Moreyball: the NBA and Big Data
Back in 2003 when Michael Lewis penned his book Moneyball: The Art of Winning an Unfair Game, not many sports fans understood data analytics. The work explored Billy Beane’s mission to turn leaner scouting practices into a stronger season for the Oakland Athletics MLB team. It was a landmark work that exposed how data could make a tangible difference for sports teams.
Previously, fantasy leagues were as close as many sports fans came to stats. However, Lewis’ work, which was eventually turned into a 2011 film from Sony Pictures, helped launch an entire industry of sports analytics. Within a few years, most MLB teams had adopted at least some of Beane’s methodologies.
Soon, most teams in the major leagues would have a data analytics department. Aside from players and teams, sportsbooks have also looked to apply data analytics. Not only does big data help predict future outcomes but, like franchises themselves, oddsmakers can use historical data to improve their models.
At the moment, many companies are looking to offer computer predictions, which are based on machine-learning algorithms. With free bets from top sportsbooks available online, many punters, seasoned and green, have shown curiosity about using AI models before placing bets. However, sportsbooks are keeping their formulas under wraps—much like major league data analytics departments.
As each major league has adopted and adapted big data application, there’s been pushback from players and staff who tout ‘the old ways’. In recent years, few concepts have seen as much discussion as Moreyball, the title given to NBA analytics as popularized by staffer Daryl Morey.
History of Moreyball
In 2002, Daryl Morey left behind a career with EY Parthenon, a branch of Ernst & Young where Morey offered consultations with a specialty in sports analytics. From there, Morey entered the world of basketball with a position as VP of operations with the Boston Celtics.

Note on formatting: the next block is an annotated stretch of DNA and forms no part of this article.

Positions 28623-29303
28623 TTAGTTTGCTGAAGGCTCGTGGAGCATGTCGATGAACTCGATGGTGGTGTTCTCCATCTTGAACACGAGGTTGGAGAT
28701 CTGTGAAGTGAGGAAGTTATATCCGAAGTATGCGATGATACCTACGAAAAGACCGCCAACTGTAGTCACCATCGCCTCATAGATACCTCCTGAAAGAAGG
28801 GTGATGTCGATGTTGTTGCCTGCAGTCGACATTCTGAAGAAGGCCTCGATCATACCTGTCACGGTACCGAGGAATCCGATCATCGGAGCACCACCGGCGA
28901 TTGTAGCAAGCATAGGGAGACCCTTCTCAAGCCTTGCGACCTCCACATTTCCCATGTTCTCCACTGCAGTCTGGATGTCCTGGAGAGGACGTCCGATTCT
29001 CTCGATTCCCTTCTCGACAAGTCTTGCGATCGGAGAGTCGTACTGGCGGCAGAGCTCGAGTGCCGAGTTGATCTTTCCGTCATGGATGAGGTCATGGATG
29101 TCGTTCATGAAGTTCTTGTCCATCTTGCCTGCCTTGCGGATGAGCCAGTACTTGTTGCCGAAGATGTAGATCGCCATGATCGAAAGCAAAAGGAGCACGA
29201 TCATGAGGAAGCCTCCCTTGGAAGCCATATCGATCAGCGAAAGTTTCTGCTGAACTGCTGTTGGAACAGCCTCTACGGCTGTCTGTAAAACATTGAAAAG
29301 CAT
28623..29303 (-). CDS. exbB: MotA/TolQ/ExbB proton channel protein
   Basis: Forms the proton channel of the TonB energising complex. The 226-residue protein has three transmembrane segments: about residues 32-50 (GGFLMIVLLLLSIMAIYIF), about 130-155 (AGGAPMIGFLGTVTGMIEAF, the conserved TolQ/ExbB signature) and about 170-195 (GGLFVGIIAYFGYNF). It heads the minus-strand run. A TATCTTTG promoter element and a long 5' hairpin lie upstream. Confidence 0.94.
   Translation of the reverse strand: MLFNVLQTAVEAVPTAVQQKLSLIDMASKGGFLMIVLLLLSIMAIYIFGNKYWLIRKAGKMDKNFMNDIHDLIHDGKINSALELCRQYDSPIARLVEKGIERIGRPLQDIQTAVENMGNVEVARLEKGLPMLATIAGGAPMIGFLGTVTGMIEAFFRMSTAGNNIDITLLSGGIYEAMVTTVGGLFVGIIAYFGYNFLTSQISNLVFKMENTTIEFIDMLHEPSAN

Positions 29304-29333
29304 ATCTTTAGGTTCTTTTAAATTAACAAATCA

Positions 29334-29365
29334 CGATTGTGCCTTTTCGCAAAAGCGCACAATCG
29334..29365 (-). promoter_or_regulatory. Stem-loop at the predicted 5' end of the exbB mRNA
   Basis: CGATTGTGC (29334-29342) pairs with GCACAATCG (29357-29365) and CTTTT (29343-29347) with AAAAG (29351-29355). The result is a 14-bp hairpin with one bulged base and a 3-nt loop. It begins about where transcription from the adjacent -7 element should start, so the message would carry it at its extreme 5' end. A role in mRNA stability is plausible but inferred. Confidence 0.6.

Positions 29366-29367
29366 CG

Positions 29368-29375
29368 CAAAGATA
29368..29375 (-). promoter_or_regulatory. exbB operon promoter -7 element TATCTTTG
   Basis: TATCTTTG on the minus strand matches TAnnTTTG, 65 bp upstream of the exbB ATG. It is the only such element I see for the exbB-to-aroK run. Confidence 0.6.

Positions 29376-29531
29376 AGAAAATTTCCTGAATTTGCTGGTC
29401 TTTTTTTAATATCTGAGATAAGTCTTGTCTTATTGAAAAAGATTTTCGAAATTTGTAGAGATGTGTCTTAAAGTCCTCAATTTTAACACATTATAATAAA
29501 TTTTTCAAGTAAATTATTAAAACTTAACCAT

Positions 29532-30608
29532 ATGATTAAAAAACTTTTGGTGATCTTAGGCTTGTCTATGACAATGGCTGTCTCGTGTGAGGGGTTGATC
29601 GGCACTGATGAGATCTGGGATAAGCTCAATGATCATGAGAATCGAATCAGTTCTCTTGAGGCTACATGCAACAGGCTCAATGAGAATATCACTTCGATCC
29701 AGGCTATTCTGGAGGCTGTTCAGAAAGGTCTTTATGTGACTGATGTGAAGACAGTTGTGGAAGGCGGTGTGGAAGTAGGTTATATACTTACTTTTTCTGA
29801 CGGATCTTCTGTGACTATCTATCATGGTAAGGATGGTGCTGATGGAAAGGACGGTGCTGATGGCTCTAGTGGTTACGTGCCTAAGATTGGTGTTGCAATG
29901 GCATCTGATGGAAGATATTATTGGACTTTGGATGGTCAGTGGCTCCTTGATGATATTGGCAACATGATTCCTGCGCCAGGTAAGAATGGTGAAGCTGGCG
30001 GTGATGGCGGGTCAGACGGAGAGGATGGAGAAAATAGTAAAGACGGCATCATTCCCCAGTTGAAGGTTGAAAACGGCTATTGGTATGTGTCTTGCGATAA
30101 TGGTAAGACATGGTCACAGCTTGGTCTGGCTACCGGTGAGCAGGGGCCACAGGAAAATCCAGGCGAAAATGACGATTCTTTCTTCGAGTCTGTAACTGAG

Four years later, Morey moved on to the Houston Rockets, where he became the first GM in NBA history to have a ‘non-traditional basketball background’. Morey was part of a move by the Rockets to adapt advanced data analysis into a scouting and training framework.
From 2007 to 2020, Morey helped transform not only how the Houston Rockets trained their players, but how franchises across the NBA approached stats. Along the way, he earned a few accolades, like being named the NBA’s Executive of the Year in 2018, and helped push the Rockets to nine playoff appearances during his tenure.
However, Morey also made more than a few enemies for his approach to the game.
Billy Beane’s statistical analysis in the MLB built on sabermetrics studies, which transformed how scouts in the MLB quantify a player’s projected worth. Though Morey originally looked at data to help the Celtics improve their scouting practices, he eventually discovered that basketball stats could be analyzed to improve offense.
He studied where on the court players most often scored from, and which types of baskets led to an offensive edge on opponents. As he worked to redesign plays that would result in a higher chance of scoring, Morey discovered one underutilized form of play: hitting three-pointers and layups. Layups have always been a key component in basketball, with players choosing to sink reliable baskets after driving.
However, Morey’s ideas changed how staff approached layups and three-pointers. From a data perspective, mid-range shots aren’t efficient. They’re less likely to bring points to a team, which meant Morey’s advice to the Rockets was to push for more three-pointers and construct plays to put key shooters into a prime position.
Morey’s theory has proved to be the difference for many franchises—case in point being the Dubs Golden State Warriors run in 2015. However, not everyone likes the emphasis on efficiency on the court.
Players and coaches alike have come forward to challenge the robotic approach to the sport. It shouldn’t be about numbers and productivity, but about heart and inborn talent. Searching for an edge over the competition is good sense, but many think redefining a sport in favor of championships takes away from the creativity and passion of basketball.
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